Established by Congress, the United States Institute of Peace (USIP) is an independent, nonpartisan institution charged with increasing the nation’s capacity to prevent, mitigate, and help resolve international conflict without violence. For over 35 years, USIP has avoided and resolved conflict by training and supporting local communities in their peacebuilding efforts.
What does it buy?
USIP supports trainers, mediators, and researchers who work in conflict zones and Washington, D.C. by providing resources, education, and analysis on conflict prevention and resolution.
Why is it important?
USIP plays a unique national security role, acting as a catalyst for the broader U.S. Government effort to prevent violent conflict and extremism.
Efforts are cost-effective in preventing conflict and maintaining peace. American investment builds security by preventing violence—saving both lives and money.
USIP hosts high-level experts to tackle difficult national security priorities, including the congressionally-directed Task Force on Extremism in Fragile States, whose recommendations were a part of the Global Fragility Act.
Continued fieldwork to help fragile states develop the capacity to reduce and resolve violent conflicts. Current priority countries include Afghanistan, Burma, Iraq, Nigeria, Pakistan, and Tunisia.
A sharpened focus on the destabilizing impact of regional and major power competition in fragile states, with a renewed emphasis on Russia and China.
Sustained field operations to reduce violence in fragile states while augmenting unofficial dialogues and analysis on areas of rising danger.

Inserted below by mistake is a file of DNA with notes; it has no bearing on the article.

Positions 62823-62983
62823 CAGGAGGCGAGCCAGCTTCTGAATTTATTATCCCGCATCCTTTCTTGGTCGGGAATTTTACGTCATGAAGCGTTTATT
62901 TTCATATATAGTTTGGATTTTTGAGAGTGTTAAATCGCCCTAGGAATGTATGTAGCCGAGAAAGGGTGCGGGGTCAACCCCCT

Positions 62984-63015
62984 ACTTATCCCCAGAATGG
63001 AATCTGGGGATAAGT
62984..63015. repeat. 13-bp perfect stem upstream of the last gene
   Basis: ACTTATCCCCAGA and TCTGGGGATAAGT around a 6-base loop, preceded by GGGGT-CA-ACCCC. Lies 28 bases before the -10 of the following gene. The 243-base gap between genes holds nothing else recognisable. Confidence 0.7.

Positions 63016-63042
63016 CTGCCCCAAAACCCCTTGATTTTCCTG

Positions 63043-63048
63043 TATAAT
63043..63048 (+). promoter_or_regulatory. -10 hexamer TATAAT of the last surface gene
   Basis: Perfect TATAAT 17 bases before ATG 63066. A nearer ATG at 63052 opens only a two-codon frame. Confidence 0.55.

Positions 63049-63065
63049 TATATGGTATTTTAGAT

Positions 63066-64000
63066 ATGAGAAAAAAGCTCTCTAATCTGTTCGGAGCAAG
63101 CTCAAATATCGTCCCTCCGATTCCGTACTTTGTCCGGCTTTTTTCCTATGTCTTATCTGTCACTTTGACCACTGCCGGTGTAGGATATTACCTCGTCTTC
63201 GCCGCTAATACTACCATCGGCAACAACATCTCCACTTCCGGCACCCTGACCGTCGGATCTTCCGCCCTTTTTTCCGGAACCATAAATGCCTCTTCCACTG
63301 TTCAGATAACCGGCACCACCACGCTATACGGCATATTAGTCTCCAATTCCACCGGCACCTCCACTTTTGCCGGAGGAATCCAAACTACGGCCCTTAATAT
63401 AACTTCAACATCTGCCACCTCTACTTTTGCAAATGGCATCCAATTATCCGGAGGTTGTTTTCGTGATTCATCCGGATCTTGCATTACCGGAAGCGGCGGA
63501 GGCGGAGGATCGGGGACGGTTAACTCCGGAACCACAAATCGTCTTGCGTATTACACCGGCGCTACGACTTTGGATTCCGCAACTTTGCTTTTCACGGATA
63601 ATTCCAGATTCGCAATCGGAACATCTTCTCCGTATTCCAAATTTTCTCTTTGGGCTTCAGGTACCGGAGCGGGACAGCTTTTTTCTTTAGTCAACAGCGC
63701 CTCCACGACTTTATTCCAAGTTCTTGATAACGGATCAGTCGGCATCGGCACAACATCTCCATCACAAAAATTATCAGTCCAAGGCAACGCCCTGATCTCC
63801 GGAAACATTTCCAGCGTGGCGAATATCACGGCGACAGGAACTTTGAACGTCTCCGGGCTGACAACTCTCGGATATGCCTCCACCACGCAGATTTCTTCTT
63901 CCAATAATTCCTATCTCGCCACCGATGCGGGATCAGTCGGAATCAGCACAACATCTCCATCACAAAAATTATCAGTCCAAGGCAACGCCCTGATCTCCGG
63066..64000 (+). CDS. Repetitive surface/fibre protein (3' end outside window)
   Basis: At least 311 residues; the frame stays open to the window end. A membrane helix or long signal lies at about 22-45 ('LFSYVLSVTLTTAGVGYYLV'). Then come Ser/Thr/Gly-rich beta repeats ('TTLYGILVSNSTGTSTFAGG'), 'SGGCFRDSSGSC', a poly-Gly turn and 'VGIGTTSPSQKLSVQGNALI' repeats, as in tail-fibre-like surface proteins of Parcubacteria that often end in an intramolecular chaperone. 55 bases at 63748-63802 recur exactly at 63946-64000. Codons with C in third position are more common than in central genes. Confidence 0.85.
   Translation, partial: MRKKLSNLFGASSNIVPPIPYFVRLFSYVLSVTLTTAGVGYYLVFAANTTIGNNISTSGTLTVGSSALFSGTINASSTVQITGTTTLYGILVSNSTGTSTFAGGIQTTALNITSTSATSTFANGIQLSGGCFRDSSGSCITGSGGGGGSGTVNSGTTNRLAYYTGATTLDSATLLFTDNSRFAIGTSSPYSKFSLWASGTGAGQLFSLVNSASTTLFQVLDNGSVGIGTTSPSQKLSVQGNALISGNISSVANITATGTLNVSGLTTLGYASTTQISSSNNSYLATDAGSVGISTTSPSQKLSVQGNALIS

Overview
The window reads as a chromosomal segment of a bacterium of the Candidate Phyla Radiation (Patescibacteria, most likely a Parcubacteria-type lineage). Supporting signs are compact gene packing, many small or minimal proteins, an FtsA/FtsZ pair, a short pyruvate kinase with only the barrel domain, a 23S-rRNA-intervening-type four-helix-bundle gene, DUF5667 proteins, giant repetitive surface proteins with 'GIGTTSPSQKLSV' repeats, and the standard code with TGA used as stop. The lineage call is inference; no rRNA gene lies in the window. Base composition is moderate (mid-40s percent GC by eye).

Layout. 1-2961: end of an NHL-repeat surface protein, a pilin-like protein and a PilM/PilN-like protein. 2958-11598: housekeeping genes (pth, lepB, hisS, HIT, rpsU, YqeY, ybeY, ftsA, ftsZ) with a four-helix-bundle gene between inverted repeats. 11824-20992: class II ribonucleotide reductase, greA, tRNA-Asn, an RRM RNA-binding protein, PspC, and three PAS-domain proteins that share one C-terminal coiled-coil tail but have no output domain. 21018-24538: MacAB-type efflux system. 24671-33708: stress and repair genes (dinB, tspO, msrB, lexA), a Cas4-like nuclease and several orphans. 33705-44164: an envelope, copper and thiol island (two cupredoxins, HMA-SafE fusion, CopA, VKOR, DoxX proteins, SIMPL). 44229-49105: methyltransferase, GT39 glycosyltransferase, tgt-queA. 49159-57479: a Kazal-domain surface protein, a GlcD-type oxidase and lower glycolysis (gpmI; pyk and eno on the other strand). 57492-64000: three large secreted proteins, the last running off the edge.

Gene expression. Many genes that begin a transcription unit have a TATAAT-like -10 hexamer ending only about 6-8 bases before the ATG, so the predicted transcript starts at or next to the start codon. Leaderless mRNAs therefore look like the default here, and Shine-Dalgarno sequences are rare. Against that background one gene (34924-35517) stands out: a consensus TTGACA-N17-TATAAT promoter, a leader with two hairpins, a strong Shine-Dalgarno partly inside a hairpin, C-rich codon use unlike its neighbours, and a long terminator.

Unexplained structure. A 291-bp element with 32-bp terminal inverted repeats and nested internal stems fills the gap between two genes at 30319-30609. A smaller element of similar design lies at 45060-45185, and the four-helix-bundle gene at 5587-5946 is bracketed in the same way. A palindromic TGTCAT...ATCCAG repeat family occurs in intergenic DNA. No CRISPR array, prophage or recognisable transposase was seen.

For over 35 years, USIP has avoided and resolved conflict by training and supporting local communities in their peacebuilding efforts.
Why should Americans care?
USIP sends specialized teams to some of the most fragile and dangerous places in the world to equip local civil society organizations and communities with the skills necessary to prevent or resolve violent conflicts before they threaten U.S. national security interests.
USIP’s cost-effective approach helps preserve U.S. investments in post-conflict environments and hard-won military gains.
COVID-19 is exacerbating the conditions that lead to violence, making USIP’s mission to prevent, mitigate, and resolve violent international conflict more important and relevant than ever.
What more could be done?
Greater U.S. investment would allow USIP to expand work into other conflict-affected areas and increase efforts to address threats from China, North Korea, and Russia.
Funding levels may not accurately reflect those in the appropriations bills and/or reports due to rounding.